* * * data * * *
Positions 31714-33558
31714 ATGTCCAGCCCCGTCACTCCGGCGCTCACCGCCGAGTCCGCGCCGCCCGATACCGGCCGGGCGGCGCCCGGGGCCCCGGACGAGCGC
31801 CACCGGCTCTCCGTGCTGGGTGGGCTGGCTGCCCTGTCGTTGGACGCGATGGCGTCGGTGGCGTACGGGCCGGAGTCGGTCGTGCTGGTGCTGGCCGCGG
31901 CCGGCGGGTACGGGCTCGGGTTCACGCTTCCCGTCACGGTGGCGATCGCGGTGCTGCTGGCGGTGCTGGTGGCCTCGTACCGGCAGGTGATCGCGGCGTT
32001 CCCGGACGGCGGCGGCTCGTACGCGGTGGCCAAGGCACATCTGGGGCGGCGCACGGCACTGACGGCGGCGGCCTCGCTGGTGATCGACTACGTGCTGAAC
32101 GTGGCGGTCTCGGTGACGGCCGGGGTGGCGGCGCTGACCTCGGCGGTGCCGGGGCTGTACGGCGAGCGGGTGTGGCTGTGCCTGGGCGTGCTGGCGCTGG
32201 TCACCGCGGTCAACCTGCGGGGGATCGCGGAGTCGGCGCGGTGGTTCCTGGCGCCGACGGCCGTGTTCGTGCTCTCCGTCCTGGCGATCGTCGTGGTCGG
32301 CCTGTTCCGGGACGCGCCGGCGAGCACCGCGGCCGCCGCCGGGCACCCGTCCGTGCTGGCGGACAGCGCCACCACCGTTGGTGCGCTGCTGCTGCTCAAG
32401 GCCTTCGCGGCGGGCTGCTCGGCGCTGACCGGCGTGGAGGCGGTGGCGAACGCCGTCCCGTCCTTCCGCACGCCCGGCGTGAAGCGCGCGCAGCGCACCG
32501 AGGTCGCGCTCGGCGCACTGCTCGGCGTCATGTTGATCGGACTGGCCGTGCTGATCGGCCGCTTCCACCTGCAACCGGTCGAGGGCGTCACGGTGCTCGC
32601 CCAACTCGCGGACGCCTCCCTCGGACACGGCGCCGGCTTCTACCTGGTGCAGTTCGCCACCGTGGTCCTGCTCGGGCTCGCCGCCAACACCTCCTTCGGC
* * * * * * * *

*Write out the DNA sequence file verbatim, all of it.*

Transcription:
Positions 31714-33558
31714 ATGTCCAGCCCCGTCACTCCGGCGCTCACCGCCGAGTCCGCGCCGCCCGATACCGGCCGGGCGGCGCCCGGGGCCCCGGACGAGCGC
31801 CACCGGCTCTCCGTGCTGGGTGGGCTGGCTGCCCTGTCGTTGGACGCGATGGCGTCGGTGGCGTACGGGCCGGAGTCGGTCGTGCTGGTGCTGGCCGCGG
31901 CCGGCGGGTACGGGCTCGGGTTCACGCTTCCCGTCACGGTGGCGATCGCGGTGCTGCTGGCGGTGCTGGTGGCCTCGTACCGGCAGGTGATCGCGGCGTT
32001 CCCGGACGGCGGCGGCTCGTACGCGGTGGCCAAGGCACATCTGGGGCGGCGCACGGCACTGACGGCGGCGGCCTCGCTGGTGATCGACTACGTGCTGAAC
32101 GTGGCGGTCTCGGTGACGGCCGGGGTGGCGGCGCTGACCTCGGCGGTGCCGGGGCTGTACGGCGAGCGGGTGTGGCTGTGCCTGGGCGTGCTGGCGCTGG
32201 TCACCGCGGTCAACCTGCGGGGGATCGCGGAGTCGGCGCGGTGGTTCCTGGCGCCGACGGCCGTGTTCGTGCTCTCCGTCCTGGCGATCGTCGTGGTCGG
32301 CCTGTTCCGGGACGCGCCGGCGAGCACCGCGGCCGCCGCCGGGCACCCGTCCGTGCTGGCGGACAGCGCCACCACCGTTGGTGCGCTGCTGCTGCTCAAG
32401 GCCTTCGCGGCGGGCTGCTCGGCGCTGACCGGCGTGGAGGCGGTGGCGAACGCCGTCCCGTCCTTCCGCACGCCCGGCGTGAAGCGCGCGCAGCGCACCG
32501 AGGTCGCGCTCGGCGCACTGCTCGGCGTCATGTTGATCGGACTGGCCGTGCTGATCGGCCGCTTCCACCTGCAACCGGTCGAGGGCGTCACGGTGCTCGC
32601 CCAACTCGCGGACGCCTCCCTCGGACACGGCGCCGGCTTCTACCTGGTGCAGTTCGCCACCGTGGTCCTGCTCGGGCTCGCCGCCAACACCTCCTTCGGC